Patients with lower-risk myelodysplastic syndromes and anemia can derive long-term benefits from erythropoietin and myeloid growth factor hormones, according to a study in Blood.
The data bolster results from earlier studies that also have demonstrated the efficacy of adding myeloid growth factor hormones (granulocyte colony-stimulating factor, G-CSF) to erythropoietin (EPO) and higher EPO doses for enhancing erythroid responses in myelodysplastic syndromes (MDS), said the study's lead author.
“These findings support the use of this cytokine combination [EPO and G-CSF] to help optimize erythroid responses for MDS patients,” said Peter L. Greenberg, MD, a professor of medicine emeritus at Stanford Cancer Center in Stanford, Calif. “We believe long-term data from our prospective randomized study, with a median follow-up of 5.8 years, provide valuable new information.”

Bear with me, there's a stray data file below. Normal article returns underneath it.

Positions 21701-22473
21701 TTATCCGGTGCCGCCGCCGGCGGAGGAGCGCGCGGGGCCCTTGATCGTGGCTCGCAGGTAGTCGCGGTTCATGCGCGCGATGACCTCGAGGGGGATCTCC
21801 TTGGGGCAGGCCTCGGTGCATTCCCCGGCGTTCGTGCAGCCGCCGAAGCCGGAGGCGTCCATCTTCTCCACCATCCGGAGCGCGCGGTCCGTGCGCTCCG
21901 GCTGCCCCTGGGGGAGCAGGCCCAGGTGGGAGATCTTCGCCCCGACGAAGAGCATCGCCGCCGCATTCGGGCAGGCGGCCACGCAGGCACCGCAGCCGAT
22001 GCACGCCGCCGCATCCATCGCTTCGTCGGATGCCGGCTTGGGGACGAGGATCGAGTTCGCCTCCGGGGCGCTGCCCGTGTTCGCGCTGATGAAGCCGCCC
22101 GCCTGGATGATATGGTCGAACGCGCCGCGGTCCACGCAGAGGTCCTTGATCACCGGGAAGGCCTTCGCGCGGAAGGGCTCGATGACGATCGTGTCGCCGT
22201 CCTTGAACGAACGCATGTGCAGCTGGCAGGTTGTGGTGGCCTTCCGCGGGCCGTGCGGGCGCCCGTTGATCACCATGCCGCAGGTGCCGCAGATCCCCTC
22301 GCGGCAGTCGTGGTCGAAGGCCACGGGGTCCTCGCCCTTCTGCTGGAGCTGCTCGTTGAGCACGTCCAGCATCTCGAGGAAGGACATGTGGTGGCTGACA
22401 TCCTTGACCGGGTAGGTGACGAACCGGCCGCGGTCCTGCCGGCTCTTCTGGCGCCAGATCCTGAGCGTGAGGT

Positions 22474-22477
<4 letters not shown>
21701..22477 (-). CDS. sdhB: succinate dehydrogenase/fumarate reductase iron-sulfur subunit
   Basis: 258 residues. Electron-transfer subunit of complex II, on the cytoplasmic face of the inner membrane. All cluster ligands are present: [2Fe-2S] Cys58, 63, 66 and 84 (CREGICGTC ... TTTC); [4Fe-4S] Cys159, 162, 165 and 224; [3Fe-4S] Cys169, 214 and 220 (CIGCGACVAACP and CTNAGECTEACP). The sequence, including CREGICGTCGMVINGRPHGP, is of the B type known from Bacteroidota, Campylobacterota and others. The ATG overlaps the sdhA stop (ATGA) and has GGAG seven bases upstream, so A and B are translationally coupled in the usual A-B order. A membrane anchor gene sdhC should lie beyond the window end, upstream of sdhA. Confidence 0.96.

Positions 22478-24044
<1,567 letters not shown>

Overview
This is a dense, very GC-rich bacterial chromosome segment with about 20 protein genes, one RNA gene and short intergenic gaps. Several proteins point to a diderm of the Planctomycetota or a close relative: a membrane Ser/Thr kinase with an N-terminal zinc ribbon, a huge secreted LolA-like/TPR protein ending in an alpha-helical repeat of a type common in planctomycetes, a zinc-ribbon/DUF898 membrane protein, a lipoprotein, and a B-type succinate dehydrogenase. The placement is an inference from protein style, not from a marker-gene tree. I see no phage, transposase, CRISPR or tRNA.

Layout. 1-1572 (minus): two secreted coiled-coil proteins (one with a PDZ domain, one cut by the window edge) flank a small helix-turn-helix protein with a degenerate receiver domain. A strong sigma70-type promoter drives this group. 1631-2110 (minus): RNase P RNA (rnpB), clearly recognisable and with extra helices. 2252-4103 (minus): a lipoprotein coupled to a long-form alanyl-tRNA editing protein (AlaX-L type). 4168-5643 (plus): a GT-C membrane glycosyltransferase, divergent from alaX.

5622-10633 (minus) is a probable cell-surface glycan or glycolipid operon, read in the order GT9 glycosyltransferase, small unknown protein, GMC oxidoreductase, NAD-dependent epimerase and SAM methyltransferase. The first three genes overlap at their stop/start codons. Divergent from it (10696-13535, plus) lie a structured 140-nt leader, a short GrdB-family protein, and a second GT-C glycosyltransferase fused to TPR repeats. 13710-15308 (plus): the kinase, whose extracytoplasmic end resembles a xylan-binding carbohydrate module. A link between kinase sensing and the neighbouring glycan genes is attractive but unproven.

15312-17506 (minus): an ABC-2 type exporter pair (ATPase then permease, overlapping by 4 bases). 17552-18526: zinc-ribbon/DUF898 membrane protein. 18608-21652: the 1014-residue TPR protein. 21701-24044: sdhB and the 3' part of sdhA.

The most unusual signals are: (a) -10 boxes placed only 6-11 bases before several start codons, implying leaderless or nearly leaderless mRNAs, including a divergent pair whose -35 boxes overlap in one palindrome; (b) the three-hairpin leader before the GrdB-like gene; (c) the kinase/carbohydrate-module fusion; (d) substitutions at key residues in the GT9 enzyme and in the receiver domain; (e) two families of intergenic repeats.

Previous reports in patients without MDS have suggested that treatment with EPO and other hematopoietic cytokines is associated with enhanced adverse events. The results of the present trial suggest that patients with MDS may have different biologic and clinical features that are amenable to this approach, he said.
The prospective, randomized phase III study was designed to evaluate the efficacy and long-term safety of EPO with or without G-CSF plus supportive care (53 patients) vs supportive care alone (57 patients). Patients were assigned to several steps and then crossed over on the basis of their response to treatment (see Table). Erythroid responders were supposed to remain on the treatment regimen for one year (Blood 114:2393-2400, 2009).